The German scare subsided that autumn with the arrival of more friendly warships at Esquimalt. One of these, ironically, was the Izumo, a Japanese armoured cruiser supplied under the Anglo-Japanese Treaty of 1902. With this reassurance, the Point Grey guns were withdrawn. The Stanley Park fortifications were reinforced, but with the return of peace in 1918, Vancouver reverted to its peacetime footing.

The improvised batteries of 1914 were the precedent for a 1937 plan to make the city a “defended port.” A counter-bombardment battery of three six-inch-calibre guns was proposed for Point Grey. Its function would be to engage vessels approaching Burrard Inlet.  A similar close-defence battery was planned for Ferguson Point in Stanley Park and work began there in February 1938.

Militia labours day and night to build defences in 1939

It was not until late August 1939, however, when war against Nazi Germany seemed inevitable, that action was taken at Point Grey. The militia was mobilized on a weekend and men laboured on the headland at night under floodlights and all day, despite rain. Quick-drying cement was rushed in from Seattle for two temporary gun platforms near the cliff to support six-inch coastal guns obtained from Esquimalt.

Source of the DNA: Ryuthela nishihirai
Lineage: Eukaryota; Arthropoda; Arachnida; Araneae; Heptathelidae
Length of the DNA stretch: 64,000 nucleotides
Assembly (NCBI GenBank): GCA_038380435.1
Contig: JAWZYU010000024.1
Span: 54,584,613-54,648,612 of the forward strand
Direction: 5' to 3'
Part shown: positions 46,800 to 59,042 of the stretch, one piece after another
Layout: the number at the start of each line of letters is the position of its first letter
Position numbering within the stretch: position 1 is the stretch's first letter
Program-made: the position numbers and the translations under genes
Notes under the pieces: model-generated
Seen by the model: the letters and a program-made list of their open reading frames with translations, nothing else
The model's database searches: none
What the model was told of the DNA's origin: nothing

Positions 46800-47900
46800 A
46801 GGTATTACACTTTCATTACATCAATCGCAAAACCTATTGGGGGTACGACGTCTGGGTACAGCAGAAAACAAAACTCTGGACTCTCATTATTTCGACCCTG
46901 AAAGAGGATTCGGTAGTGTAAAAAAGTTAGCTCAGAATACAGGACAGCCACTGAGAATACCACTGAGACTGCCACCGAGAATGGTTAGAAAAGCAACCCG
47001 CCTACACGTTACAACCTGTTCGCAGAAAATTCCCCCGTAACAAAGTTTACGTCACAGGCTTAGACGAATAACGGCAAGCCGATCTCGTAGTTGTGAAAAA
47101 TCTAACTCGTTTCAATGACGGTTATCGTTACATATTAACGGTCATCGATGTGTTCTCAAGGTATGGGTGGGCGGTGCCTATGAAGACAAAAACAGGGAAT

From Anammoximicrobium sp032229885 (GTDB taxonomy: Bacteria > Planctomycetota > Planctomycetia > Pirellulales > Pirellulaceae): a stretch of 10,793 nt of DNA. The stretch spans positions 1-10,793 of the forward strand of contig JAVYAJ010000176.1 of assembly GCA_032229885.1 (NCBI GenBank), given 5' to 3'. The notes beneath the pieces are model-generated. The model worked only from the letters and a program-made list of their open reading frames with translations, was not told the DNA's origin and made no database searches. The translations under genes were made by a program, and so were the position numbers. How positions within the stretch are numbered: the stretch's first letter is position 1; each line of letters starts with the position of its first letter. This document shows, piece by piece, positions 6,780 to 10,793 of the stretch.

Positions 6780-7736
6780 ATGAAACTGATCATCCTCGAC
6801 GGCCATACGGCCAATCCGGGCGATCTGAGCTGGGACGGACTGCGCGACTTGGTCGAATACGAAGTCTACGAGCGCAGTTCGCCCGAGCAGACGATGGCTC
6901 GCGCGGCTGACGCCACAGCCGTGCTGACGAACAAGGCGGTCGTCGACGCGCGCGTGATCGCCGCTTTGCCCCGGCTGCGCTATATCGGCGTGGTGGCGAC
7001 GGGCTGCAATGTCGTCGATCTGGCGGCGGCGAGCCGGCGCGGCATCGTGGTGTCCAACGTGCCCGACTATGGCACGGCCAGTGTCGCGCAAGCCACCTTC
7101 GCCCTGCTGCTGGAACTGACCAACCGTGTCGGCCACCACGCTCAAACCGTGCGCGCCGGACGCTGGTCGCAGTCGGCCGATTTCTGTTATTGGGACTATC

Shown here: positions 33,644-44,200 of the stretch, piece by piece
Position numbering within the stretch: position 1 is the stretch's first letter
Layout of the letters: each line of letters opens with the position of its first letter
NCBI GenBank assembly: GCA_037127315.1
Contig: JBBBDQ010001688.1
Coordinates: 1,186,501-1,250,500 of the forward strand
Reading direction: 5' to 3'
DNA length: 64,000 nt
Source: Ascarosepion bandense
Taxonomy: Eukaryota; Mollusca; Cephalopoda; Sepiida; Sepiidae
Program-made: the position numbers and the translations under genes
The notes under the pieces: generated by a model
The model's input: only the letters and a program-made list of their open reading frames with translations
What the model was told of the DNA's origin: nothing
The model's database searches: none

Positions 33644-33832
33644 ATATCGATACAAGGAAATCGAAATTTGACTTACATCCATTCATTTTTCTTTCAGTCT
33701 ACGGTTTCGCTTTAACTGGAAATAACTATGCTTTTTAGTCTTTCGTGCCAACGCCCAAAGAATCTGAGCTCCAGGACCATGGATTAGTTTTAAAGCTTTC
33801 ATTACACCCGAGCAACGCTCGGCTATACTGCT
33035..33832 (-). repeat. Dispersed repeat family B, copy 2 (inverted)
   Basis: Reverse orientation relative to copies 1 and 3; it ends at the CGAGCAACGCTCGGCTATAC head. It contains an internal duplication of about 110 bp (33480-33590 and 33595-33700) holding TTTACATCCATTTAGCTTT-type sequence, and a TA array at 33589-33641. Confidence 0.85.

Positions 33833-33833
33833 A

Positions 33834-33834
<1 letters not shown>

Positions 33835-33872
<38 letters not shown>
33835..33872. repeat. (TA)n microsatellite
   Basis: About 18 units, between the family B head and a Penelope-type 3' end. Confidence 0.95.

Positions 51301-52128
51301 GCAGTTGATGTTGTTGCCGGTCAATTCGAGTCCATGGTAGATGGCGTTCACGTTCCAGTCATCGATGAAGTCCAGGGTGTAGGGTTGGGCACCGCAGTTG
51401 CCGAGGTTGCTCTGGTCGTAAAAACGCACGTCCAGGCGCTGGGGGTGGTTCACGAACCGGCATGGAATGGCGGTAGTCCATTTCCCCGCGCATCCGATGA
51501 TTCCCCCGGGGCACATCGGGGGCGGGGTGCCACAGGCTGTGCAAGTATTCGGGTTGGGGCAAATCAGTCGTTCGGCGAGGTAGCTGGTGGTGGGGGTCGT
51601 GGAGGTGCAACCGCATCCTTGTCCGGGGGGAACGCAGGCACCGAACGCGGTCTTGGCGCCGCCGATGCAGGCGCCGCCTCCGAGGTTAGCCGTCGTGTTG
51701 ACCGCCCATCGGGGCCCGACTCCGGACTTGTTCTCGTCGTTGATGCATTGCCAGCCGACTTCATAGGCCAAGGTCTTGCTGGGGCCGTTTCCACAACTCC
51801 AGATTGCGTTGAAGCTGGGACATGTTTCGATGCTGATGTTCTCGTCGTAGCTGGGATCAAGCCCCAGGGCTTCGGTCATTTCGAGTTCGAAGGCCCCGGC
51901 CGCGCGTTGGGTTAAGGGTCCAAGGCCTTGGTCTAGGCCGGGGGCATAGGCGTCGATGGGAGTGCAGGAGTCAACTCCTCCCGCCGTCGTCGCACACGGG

Behind the gun platforms, workers built permanent installations of reinforced concrete. There were three circular gun emplacements with underground magazines and connecting tunnels, and an elevated command post overlooking the entire battery. The site was a part of the campus formerly enclosed by Marine Drive as it skirted the point. The road was straightened to the present route of Marine Drive to bypass the headland, now a restricted military reserve.

The wartime defences of Vancouver were more extensive than the two batteries planned in 1937. A fort at the First Narrows guarded the passage into the harbour, and an examination gun was located at Point Atkinson. Steveston, south of Vancouver on the Fraser River, had its own battery of 18-pounder guns until 1943. The posts were linked by a communications network, and from 1942 onward, they were coordinated by a fire command post at West Bay, on the north shore. In the same year, installation of the battery searchlights was completed. The towers for two of these lights remain below the point on present-day Towers Beach.